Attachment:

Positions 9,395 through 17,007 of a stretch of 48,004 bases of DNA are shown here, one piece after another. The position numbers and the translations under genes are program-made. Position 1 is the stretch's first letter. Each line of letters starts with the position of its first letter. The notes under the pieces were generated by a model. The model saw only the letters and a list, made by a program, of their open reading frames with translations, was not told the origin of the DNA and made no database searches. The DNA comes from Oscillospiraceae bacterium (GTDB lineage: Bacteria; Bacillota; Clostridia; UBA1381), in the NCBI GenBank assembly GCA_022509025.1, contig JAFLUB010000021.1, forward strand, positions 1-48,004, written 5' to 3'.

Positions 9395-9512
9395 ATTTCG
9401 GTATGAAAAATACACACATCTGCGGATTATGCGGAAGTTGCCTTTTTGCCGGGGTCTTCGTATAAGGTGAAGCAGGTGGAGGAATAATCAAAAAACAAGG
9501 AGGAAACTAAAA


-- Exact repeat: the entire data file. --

Positions 9,395 through 17,007 of a stretch of 48,004 bases of DNA are shown here, one piece after another. The position numbers and the translations under genes are program-made. Position 1 is the stretch's first letter. Each line of letters starts with the position of its first letter. The notes under the pieces were generated by a model. The model saw only the letters and a list, made by a program, of their open reading frames with translations, was not told the origin of the DNA and made no database searches. The DNA comes from Oscillospiraceae bacterium (GTDB lineage: Bacteria; Bacillota; Clostridia; UBA1381), in the NCBI GenBank assembly GCA_022509025.1, contig JAFLUB010000021.1, forward strand, positions 1-48,004, written 5' to 3'.

Positions 9395-9512
9395 ATTTCG
9401 GTATGAAAAATACACACATCTGCGGATTATGCGGAAGTTGCCTTTTTGCCGGGGTCTTCGTATAAGGTGAAGCAGGTGGAGGAATAATCAAAAAACAAGG
9501 AGGAAACTAAAA